Front-Line Journalism: The war reporter's dilemma: your family or your job?

The newsman out of work after refusing to go to Iraq. By Jane Thynne
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The Independent Online

What do you call a war correspondent who doesn't want to go to war? Unemployed, according to a journalist for the American network ABC who has launched a case for unfair dismissal, claiming he was let go for refusing to travel to Iraq and Afghanistan.

What do you call a war correspondent who doesn't want to go to war? Unemployed, according to a journalist for the American network ABC who has launched a case for unfair dismissal, claiming he was let go for refusing to travel to Iraq and Afghanistan.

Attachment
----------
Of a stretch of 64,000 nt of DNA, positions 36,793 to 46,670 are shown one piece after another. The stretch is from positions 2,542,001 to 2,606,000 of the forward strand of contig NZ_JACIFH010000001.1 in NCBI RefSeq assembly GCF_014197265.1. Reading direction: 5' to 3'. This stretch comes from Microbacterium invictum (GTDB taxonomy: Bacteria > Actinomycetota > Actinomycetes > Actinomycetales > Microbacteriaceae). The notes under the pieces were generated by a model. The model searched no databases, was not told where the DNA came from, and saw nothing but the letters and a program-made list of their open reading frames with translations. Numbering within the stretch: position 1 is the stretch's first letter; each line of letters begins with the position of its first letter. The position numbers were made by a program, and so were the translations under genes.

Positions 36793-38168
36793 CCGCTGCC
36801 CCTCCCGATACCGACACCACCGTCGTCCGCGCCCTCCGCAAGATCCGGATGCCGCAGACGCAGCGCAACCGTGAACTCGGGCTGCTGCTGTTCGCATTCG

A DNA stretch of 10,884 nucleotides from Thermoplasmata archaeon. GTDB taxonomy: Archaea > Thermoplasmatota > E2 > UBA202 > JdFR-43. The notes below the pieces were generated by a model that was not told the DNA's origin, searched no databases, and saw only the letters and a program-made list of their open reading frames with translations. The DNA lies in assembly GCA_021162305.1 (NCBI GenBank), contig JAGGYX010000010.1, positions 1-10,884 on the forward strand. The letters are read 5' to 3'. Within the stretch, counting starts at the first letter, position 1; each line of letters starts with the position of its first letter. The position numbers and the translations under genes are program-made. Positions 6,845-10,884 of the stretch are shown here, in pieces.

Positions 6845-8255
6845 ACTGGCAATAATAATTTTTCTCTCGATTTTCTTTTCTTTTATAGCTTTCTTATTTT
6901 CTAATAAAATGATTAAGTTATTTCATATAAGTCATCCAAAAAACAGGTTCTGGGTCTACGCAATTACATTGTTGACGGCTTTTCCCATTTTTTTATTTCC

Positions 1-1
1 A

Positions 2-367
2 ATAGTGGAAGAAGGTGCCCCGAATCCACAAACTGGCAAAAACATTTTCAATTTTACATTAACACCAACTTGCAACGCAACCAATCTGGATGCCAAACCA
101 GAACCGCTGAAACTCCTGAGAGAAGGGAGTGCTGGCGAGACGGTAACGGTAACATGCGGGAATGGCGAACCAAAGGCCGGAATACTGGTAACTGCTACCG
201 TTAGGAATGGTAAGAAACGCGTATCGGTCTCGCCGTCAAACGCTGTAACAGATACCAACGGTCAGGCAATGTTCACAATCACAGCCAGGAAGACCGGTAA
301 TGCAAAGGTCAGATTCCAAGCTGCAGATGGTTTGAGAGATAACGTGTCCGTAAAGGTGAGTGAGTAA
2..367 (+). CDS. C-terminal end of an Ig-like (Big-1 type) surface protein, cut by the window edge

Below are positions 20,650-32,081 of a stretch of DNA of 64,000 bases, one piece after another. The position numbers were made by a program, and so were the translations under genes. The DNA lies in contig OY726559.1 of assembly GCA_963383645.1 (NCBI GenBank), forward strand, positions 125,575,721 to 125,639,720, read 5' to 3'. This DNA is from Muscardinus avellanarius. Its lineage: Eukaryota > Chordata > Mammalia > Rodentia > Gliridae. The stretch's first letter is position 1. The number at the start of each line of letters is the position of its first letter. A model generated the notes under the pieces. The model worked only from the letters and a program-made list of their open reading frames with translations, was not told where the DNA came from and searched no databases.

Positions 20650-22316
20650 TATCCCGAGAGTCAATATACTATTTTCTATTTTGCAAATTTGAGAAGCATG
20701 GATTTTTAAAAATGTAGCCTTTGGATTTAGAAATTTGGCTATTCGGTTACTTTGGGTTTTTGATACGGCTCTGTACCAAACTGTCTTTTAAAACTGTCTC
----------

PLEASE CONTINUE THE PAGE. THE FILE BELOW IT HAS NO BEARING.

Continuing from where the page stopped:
Richard Gizbert, a London-based reporter for ABC News since 1993, is suing his former employers for $4.3m (£2.3m) for terminating his contract after he refused to travel to dangerous war zones. With the death toll of journalists and support staff in Iraq now standing at 68, the case has highlighted the increasing risks faced by journalists, who have been transformed from their traditional role of neutral observers. The gunning down of the BBC's Frank Gardner and cameraman Simon Cumbers in Saudi Arabia and the producer Kate Peyton in Mogadishu have pressed home the fact that journalists are being targeted in their own right.

"There's a huge perceived loss of neutrality and journalists are being targeted as never before," says Rodney Pinder of The International News Safety Institute, an organisation founded two years ago specifically to protect journalists in increasingly hostile environments, and which numbers the BBC, ITN and Reuters among its members.